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To promote transparency and provide information, the Federal Planning Bureau regularly publishes the methods and results of its works. The publications are organised in different series, such as Outlooks, Working Papers and Planning Papers. Some reports can be consulted here, along with the Short Term Update newsletters that were published until 2015. You can search our publications by theme, publication type, author and year.

STU 01-00 : Special Topic - Government participation in Belgian companies [ Short Term Update 01-00 - ]

 The recovery in world economic growth in 1999 led to a strong acceleration in economic growth in Belgium during the second half of 1999. Faced with improved prospects, the manufacturing sector is expected to build up stocks again from the fourth quarter of 1999 onwards, after having strongly reduced their stocks during the recent economic slowdown (mid-1998 to mid-1999).

Fixed capital formation in non-industrial sectors increased strongly in 1999, private consumption grew at a relatively sustained pace, and the contribution from external trade was positive. For 1999 as a whole, economic growth in Belgium reached 2.3%. The upward trend of all demand components in the course of 1999, if confirmed, will lead to a positive carry-over effect for the year 2000.

Economic activity in Europe should accelerate in 2000, US economic growth should be sustained and the emerging economies should continue their recovery. Belgian export markets should then grow faster in 2000 than in 1999. Moreover, the depreciation of the euro during the 1999-2000 period and the new cuts in non-wage costs should boost the price competitiveness of the Belgian economy. For the first time for more than 10 years, Belgium should even slightly increase its market shares.

The contribution of stockbuilding towards economic growth should be largely positive, the rate of investment by companies should rise again and household investment should recover. The growth in household disposable income should reach 2.3% in real terms in 2000 (1.4% in 1999), thanks to a new strong creation in employment, a slightly higher growth in real wages and an increase in capital income. Private consumption should rise by 2.1% leaving the savings rate quasi unchanged.

All in all, Belgian GDP growth should reach 3.2% in 2000, thanks to dynamic domestic demand (2.9%) and a net contribution from exports (0.4%).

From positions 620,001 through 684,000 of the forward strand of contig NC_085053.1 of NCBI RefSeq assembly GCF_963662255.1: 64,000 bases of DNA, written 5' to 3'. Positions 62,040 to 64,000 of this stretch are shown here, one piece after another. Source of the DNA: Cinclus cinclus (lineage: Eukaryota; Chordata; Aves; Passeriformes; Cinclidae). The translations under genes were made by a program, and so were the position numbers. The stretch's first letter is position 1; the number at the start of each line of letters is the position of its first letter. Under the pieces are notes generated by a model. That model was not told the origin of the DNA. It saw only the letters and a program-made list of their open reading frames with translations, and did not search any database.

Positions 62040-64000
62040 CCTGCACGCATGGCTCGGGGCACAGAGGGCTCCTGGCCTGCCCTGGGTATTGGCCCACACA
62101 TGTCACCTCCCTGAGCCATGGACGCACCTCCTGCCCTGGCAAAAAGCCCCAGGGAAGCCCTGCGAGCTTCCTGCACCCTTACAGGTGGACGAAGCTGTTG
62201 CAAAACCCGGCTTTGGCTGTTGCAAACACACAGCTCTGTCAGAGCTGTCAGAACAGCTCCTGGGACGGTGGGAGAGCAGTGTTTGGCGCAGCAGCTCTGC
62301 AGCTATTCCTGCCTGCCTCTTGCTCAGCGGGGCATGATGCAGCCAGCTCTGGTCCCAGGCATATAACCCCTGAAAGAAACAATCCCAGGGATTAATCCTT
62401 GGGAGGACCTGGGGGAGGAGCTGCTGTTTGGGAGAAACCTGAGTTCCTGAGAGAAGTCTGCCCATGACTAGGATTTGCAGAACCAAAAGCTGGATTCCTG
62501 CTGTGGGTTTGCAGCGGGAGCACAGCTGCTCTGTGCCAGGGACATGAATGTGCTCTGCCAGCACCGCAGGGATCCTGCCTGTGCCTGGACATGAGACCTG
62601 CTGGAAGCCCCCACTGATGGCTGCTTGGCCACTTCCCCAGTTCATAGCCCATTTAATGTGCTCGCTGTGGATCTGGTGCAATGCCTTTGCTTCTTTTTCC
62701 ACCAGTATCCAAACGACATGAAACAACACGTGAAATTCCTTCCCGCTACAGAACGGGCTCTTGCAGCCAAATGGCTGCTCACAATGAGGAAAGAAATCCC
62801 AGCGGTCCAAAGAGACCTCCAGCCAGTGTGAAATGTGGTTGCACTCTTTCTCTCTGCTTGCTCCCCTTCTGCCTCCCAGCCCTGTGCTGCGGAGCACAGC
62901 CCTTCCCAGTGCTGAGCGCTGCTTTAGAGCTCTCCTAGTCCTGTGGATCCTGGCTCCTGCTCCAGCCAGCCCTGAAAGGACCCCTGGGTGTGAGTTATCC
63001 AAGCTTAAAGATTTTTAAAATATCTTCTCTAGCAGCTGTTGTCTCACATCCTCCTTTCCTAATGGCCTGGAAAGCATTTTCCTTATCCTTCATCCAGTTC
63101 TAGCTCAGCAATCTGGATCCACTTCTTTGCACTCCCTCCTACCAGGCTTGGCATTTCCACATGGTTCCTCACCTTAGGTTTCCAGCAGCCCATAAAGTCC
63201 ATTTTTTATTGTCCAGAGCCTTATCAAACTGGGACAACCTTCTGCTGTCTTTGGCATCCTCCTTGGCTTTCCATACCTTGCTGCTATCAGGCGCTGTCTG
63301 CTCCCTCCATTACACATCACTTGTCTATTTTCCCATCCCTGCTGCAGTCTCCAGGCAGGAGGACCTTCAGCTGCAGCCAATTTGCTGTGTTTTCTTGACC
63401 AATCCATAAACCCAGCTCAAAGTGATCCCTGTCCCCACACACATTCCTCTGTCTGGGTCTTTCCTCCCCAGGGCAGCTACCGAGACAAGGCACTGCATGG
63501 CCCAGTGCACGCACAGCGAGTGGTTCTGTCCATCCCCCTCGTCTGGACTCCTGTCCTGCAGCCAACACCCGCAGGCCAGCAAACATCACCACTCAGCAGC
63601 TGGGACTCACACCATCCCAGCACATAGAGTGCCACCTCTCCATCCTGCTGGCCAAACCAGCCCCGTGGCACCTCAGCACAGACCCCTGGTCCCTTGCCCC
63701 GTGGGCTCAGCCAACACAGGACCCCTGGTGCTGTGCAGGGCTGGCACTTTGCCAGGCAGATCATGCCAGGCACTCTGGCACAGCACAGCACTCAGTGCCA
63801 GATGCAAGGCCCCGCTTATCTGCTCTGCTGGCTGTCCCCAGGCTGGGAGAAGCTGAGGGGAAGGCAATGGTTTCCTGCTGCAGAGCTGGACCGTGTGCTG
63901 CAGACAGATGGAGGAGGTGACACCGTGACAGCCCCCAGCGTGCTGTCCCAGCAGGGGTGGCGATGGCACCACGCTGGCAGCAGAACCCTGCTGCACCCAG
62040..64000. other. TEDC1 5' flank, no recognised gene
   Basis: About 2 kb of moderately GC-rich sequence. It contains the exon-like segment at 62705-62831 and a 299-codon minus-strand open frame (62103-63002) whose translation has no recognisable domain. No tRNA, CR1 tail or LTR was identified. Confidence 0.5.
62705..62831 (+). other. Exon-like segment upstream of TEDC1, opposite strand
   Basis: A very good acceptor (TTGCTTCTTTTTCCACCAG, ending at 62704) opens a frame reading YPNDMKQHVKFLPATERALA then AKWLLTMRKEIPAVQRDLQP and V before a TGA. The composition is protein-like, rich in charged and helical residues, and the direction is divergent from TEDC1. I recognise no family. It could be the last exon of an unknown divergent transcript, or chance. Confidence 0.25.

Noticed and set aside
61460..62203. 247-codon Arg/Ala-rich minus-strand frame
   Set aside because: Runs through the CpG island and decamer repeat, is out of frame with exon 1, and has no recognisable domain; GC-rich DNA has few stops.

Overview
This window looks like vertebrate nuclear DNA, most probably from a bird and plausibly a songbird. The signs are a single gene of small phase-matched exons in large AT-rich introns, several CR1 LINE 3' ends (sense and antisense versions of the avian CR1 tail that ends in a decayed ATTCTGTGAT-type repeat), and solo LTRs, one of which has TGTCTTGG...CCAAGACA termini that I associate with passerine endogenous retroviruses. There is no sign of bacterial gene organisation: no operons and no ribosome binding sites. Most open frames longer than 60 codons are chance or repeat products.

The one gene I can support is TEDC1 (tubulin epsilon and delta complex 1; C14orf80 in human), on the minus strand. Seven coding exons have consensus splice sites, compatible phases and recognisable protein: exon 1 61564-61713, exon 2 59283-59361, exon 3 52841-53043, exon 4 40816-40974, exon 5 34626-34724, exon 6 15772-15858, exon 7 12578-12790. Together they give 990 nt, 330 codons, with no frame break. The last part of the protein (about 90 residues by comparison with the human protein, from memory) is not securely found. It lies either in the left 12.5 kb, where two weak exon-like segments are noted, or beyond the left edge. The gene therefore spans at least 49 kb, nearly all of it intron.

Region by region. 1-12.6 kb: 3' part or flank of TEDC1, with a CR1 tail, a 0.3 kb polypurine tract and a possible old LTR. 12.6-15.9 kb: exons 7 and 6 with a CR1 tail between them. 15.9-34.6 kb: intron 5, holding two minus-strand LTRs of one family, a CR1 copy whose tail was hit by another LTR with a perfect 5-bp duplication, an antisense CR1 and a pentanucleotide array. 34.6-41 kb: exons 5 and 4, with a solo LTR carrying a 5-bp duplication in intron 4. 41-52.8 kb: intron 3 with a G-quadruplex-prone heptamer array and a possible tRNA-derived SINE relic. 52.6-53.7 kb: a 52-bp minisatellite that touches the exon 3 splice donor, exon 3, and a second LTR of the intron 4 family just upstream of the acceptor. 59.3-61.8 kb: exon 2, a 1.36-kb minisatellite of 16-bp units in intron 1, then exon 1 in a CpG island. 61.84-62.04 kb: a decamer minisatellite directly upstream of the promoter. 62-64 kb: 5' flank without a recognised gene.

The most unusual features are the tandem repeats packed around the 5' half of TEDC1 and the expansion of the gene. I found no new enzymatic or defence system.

Oil prices more than doubled between December 1998 and December 1999. Energy prices are not, however, expected to continue rising in 2000, while underlying inflation should accelerate somewhat in the course of the year. The consumption price index should increase by 1.5% in 2000 (compared with 1.1% in 1999) and the health index by 1.3%.

Growth prospects for 2000 should allow a further reduction of the public deficit.


Collective publication,
A : Author, C : Contributor

  Publication type

Closed series

Planning papers presented completed studies on topics of wider interest. The series has been closed since 2022.
The Short Term Update was a quarterly newsletter providing an up-to-date overview of the Belgian economy and the FPB's ongoing studies.  The series has been closed since 2015.

A multitude of institutions and market driven interventions

A multitude of statutory differences exist in classifying public organisations. One can distinguish quoted and unquoted public limited corporations, institutions of public utility, specific public corporations for railway, postal and telephone services, intercommunales and mixed intercommunales (public/private joint owners), social dwellings corporations and others.

The whole picture has recently been formalised in law by the establishment of management agreements between the government and institutions or companies whereby the latter receive autonomy to contractual obligations laid down by regulations and a system of control. These agreements were necessary in order to clarify the duality of control and corporate governance. According to the new definitions in the national accounting system, the government has control over a company whenever its share is more than 50%, but in practice there are exceptions to this general principle.

The first exception to this principle occurs when public corporations are limited (and certainly when they are quoted); in this case, the Board of Directors, even when appointed by the government, must decide in the interest of the company what limits the potential for full governmental control. On the other side, extra governmental control can be given by means of issuing a golden share, and also recently by creating an autonomous public corporation ruled by the management contracts.

The study takes into account the general principle of more than 50% participation, and distinguishes participations of more than 10% of the capital, special minority participations permitting a change of the Board of Directors, majority-ownership, and finally a 100% ownership. The number of corporations as well as their economic importance is also given.

STU 1-00 was finalised on February 21, 2000

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